When Computers Kill: Radiation Overdose

I was watching BBC News on EyeTV this morning, and caught the tail end of a horrific story about hundreds of French patients who received crippling, and sometimes fatal, overdoses of radiation.

Earlier this year, a major scandal erupted in France when it was discovered that between 1989 and 2006, two radiotherapy units had accidentally given hundreds of cancer patients too high a dose of radiation. Five patients have since died and many others have been left in crippling pain.

My first thought was how eerily similar this is to Therac-25. But this incident could be worse once all the facts are out. 5 are already dead, and hundreds affected, according to the BBC.

A major investigation is now under way to try to establish how so many mistakes could have been made…. Incredibly, one of the lines of inquiry will be why the instruction booklets that accompanied the equipment were in English when the hospital staff of course were French.

This investigation is very much worth following. A lot can be learned about designing safe and usable systems from this disaster. Cynically, I worry that the massive liability involved will lead to politics and cover ups, instead of through investigation. Be prepared to read between the lines.

… staff then explained to newcomers how to operate the programmes, who later explained to subsequent trainees, and so on. To add to the confusion, the procedures were all in English.

Eventually, an incorrect default setting was made that resulted in a number of patients being given overdoses of between 20% and 40%.


Poor training is an issue, sure. But the real question I have here is, how could the software be designed so that it could possible be rendered lethal by default?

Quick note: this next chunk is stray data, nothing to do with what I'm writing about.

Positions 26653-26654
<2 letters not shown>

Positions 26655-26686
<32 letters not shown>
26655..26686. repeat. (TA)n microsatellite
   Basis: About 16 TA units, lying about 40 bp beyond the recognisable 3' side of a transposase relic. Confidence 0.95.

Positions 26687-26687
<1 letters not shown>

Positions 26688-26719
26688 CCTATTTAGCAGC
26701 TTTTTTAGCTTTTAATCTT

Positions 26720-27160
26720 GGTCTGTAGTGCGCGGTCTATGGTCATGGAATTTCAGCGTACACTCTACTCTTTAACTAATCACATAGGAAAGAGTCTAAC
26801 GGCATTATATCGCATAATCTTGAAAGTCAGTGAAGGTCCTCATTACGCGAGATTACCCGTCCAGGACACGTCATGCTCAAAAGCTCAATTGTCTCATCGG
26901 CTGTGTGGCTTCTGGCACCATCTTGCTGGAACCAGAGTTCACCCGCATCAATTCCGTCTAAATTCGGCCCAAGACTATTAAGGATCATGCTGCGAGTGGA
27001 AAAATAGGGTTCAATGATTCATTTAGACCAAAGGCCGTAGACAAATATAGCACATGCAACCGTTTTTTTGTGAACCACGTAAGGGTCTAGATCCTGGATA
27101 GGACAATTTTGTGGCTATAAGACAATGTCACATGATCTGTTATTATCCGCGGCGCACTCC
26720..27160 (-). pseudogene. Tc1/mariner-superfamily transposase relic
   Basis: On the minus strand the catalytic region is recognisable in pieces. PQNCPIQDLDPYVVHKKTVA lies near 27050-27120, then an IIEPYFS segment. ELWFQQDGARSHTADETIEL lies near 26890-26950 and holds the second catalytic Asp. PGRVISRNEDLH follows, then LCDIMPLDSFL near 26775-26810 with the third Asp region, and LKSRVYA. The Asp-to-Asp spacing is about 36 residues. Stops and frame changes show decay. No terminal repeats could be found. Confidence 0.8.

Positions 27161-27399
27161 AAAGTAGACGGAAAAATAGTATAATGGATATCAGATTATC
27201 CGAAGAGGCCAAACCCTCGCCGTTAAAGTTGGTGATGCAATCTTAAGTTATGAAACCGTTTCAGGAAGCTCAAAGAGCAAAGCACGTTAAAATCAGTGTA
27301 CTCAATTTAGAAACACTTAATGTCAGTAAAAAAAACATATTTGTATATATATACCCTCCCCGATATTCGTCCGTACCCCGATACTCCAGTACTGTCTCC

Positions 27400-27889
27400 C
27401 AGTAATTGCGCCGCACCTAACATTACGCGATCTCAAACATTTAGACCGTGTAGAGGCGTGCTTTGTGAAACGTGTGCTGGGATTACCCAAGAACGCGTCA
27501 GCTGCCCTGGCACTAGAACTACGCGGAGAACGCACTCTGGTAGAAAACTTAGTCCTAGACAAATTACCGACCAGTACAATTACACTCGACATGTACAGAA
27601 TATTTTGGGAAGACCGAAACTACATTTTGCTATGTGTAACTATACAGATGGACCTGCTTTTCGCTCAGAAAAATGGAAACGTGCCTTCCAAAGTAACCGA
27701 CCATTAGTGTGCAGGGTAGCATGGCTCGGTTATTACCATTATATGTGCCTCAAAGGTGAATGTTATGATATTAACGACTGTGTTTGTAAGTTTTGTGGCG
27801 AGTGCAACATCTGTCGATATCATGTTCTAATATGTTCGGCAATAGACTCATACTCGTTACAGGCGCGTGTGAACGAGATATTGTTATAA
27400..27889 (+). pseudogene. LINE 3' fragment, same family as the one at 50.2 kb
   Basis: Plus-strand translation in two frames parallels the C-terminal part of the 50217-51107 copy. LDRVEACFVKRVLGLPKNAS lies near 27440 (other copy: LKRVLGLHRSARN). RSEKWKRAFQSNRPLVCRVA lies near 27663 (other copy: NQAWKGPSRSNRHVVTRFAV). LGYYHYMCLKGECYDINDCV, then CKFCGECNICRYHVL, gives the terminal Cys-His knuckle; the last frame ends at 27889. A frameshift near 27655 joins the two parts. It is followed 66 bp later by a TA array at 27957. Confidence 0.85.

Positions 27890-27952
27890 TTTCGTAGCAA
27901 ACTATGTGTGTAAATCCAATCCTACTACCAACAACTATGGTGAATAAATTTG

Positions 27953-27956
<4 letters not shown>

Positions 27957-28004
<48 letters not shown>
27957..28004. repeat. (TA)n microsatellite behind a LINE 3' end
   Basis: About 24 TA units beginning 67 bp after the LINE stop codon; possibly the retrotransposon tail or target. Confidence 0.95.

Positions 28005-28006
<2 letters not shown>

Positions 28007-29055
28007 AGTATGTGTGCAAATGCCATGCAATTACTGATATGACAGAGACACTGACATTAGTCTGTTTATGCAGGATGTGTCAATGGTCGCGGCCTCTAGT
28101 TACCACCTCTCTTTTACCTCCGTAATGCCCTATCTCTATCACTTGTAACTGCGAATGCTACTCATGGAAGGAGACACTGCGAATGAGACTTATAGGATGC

According to the AP “In both the Epinal and Lyon incidents, hospitals blamed the problems on human error.” I agree, but I think the humans at fault were the designers, not the operators. “Human error” is usually a euphemism for “operator error”, or “customer error”, or “blame them”. Disasters are a chain of failures; operators are only one link in that chain. The system as implemented in the hospitals included hardware, software, training, and standard operating procedures. From all accounts, it looks like there were systematic errors, over a period of years — about the strongest indicator you can have that the system was deeply flawed.

What Therac-25 was to engineering, this could be to interaction design. I think there were probably engineering mistakes made, but if the instructions weren’t even in the right language, chances are usability was a bigger factor. Actually, the similarities to Therac-25 still bother me. It’s a bit of history that should not be repeated.

I’ve said it before and I’ll say it again, these incidents are worth following. I just wish more hard facts were public (and in English as well, I can’t read French).

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2 Comments on “When Computers Kill: Radiation Overdose”

  1. l. z. Says:

    Hello- from the perspective of a medical physicist- it is the responsibility of
    the hospital physicist in all types of radiation treatment machines, to provide the “calibration factor” that is then used on all patients, not the responsibility of
    the manufacturer. I cannot comment on why it would be incorrect. This factor is usually based on careful measurements and
    calculations. This is entirely different from the Therac 25 incident, in which the
    equipment malfunctioned. Just trying to clarify.

  2. M. B. B. Says:

    I also work as a medical physicist, and I totally agree with previous comment by I. z.
    There is not a design problem in the equipment, in fact, there are about thousands of installations from the same manufacturer around the world and this kind of accident has just happened in this hospital. The problem is with the training of the operators, mainly the radiotherapists and the medical physicists. You cannot blame of the accident the manufacturer the same way you cannot blame the car manufacturers of an accident suffered by somebody driving drunk, at 230 km/h and without a driving license…


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